Little Eyes, turn away, so as not to ruin Christmas Day.
Many of you know that I am a frequent user of a website called Cafemom.com. As I was perusing posts this morning, I came across a post entitled "What do you believe?". My first thoughts were that the post would be about religion, especially what do you believe regarding the meaning of Christmas. However, it was about Santa. The lady asking the question went on to tell us that she was raised that "the idea of Santa is real. That there was a man who dressed in red and white and did deliver gifts to kids one night a year. If you look into it, there was a person." She went on to say that she was 25 years old and still believed in the spirit of Santa and the spirit of the Christmas season.
Then, it got my wheels to turning and I began to think of my own memories of Santa.
I remember my years of growing up with the concept of Santa Claus. My daddy would always tell me, "You better get to bed or Santy Claus can't run!!!" That always scared the living daylights out of me, but in a good way. One year, I was being particularly late in going to bed and kept procrastinating for some reason or another. I think I was eight or nine years old and we lived in Jacksonville. Our dear friends, Jane and Lloyd, were over at our house that Christmas eve. I don't know how late it was, but it was important that I get to bed so Santa could come and drop off his load of gifts. After getting "The Look" from both Jane and my mom, I still wouldn't go to bed. The next things I heard struck a kind of fear in my heart that I don't know I've experienced since. I heard heavy, thumping footsteps on the roof with loud jingle bells. My little feet were never more swift. The next morning, Santa had indeed "run" and I was blessed with gifts. I cannot remember what I got that year, but I do remember the lengths either my daddy or Lloyd went to to make it real for me. That Christmas morning, on the hearth next to the fireplace, there was a boot print on the bricks of the hearth. Another little touch to make it all the more magical and real. Looking back, the pattern of that boot print (that I remember and can still see in my mind's eye) very closely matches the pattern of the underside of the steel-toed boots my daddy wore all those years on the railroad. ; ) It's the tiny things that I remember that make me smile with sweet nostalgia.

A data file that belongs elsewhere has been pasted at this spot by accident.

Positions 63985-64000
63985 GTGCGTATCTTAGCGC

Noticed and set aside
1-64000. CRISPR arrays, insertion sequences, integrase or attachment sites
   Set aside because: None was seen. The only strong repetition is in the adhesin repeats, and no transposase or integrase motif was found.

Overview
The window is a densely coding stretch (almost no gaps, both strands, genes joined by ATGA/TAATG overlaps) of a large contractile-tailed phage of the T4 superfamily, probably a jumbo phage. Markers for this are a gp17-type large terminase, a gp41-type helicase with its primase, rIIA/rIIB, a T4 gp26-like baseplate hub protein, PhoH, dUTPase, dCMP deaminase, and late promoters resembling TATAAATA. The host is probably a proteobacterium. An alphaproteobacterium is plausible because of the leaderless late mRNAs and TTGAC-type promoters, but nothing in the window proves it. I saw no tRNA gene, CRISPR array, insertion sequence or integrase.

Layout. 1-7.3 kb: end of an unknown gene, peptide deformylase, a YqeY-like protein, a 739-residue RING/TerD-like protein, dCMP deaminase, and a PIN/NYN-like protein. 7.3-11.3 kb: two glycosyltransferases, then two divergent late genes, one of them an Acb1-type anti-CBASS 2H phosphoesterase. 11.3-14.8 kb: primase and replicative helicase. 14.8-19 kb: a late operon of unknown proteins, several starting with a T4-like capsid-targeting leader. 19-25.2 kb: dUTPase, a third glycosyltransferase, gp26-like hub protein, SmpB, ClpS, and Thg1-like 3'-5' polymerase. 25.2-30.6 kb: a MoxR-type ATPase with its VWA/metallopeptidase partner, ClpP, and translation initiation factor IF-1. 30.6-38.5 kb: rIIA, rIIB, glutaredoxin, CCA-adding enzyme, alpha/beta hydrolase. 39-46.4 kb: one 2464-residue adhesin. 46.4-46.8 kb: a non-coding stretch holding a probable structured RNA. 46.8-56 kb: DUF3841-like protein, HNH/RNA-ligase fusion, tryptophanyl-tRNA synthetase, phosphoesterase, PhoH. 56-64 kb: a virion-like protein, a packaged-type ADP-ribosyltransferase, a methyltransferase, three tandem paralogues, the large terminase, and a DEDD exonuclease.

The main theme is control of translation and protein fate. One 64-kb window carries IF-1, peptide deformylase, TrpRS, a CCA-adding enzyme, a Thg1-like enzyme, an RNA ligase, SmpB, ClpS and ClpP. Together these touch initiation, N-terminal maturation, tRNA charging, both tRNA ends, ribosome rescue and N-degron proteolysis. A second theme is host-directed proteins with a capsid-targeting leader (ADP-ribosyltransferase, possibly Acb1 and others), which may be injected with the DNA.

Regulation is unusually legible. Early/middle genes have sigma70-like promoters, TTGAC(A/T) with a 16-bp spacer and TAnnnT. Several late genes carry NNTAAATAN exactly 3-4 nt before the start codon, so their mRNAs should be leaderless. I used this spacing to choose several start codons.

One year, I think it was in the 5th grade, there was talk that Santa wasn't real. I bought into the idea that maybe it really was Mom and Dad. However, I had a very small little brother at home. (We're almost ten years apart.) I made a vow to myself right then and there that even if I didn't necessarily believe in Santa anymore, that I would never ruin it for my little brother. I'm proud to say that I kept that promise and let him find out for himself. When I was 14, he was four. That year, my mom forgot to put something out for me that was from Santa. She took me into her closet, where the forgotten gift was stashed, and told me The Truth About Santa. I told her I kind of already knew, but I agreed to continue to play along so I wouldn't ruin that special magic of childhood for him. By the time he was 13 or 14, he knew too and Santa ceased to come to my mom and dad's house. It was a little bittersweet. However, I was able to begin the tradition with my own children just a few short years later.
I couldn't help but reply to the post this morning. Here were my words regarding the belief of Santa and the spirit of the Christmas season:
"I'm the same way. And, if I'm being honest, I still gaze at the sky with wonder and look for that blinking red beacon of childhood. It makes me feel warm and fuzzy and nostalgic, if only for a few moments. My favorite time to look up is after coming out of the candlelight Christmas Eve service at church. It's cold and right around midnight and you can just feel something magical in the air."
I will always remember that Christmas with the jingle bells and the *thunk thunk thunk* on the roof. I will always remember how my brother used to be so excited that he'd shake as if he were standing in a snowdrift without a coat. I will always remember how Daddy would say, "Santy Claus can run if you're not in bed!", and how my mom would tell me, "Santa Claus is watching you!" with a menacing glimmer in her eye in order to correct my behavior. It cracks me up that she says it to my kids and even still says it to me when I'm snarky.
Thanks, Mama and Daddy, for making Christmas magical for all those years.